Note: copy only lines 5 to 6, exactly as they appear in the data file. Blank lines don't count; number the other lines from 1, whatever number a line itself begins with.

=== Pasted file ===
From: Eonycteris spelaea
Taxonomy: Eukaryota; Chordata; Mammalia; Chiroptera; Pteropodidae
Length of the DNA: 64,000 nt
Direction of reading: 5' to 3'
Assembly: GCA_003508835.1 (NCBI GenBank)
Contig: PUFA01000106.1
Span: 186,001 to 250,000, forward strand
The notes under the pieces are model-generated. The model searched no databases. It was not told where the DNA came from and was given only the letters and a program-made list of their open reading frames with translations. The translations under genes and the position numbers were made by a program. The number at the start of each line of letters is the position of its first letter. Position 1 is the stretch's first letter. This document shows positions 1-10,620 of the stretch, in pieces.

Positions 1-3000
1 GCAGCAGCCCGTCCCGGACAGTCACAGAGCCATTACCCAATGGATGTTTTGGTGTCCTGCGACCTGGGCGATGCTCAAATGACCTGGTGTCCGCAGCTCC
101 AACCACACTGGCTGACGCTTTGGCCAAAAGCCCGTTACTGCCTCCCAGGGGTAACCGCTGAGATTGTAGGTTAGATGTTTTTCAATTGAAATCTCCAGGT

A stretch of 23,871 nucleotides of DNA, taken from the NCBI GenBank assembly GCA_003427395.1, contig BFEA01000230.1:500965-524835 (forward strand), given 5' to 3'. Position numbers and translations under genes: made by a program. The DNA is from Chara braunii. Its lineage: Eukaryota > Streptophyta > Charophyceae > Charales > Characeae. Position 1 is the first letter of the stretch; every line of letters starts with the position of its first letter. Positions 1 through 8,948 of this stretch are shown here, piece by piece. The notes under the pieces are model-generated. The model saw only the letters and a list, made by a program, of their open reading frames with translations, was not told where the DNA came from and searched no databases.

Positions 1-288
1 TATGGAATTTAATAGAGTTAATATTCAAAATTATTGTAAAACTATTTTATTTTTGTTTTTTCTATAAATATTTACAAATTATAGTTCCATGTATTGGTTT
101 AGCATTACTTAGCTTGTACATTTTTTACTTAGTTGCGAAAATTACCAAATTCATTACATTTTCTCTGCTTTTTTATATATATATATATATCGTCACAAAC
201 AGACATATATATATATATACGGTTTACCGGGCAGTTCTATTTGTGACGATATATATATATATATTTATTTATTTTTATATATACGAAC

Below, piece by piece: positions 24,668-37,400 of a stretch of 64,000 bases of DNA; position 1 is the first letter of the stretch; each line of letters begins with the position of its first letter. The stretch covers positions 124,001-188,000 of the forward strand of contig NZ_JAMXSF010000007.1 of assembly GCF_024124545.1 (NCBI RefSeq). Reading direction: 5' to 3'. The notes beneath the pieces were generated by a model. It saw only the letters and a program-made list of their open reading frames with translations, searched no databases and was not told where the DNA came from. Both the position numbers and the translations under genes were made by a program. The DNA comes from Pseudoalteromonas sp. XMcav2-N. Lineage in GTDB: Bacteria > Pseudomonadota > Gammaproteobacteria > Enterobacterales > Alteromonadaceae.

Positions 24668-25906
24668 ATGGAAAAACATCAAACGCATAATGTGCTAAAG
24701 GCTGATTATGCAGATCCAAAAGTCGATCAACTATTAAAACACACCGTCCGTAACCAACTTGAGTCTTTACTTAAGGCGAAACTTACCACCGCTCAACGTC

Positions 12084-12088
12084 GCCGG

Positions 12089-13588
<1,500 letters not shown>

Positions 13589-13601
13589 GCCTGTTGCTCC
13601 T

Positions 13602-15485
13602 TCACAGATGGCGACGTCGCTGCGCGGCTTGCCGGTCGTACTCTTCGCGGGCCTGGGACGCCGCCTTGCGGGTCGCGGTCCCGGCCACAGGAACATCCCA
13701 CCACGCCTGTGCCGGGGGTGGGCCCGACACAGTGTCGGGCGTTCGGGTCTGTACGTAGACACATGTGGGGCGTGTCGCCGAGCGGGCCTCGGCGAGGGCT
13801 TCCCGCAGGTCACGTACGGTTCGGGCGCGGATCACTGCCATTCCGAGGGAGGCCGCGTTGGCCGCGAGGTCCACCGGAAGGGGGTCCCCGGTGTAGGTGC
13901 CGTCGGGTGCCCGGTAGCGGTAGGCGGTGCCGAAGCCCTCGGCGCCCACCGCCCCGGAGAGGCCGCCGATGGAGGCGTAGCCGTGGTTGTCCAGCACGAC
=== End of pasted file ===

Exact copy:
Assembly: GCA_003508835.1 (NCBI GenBank)
Contig: PUFA01000106.1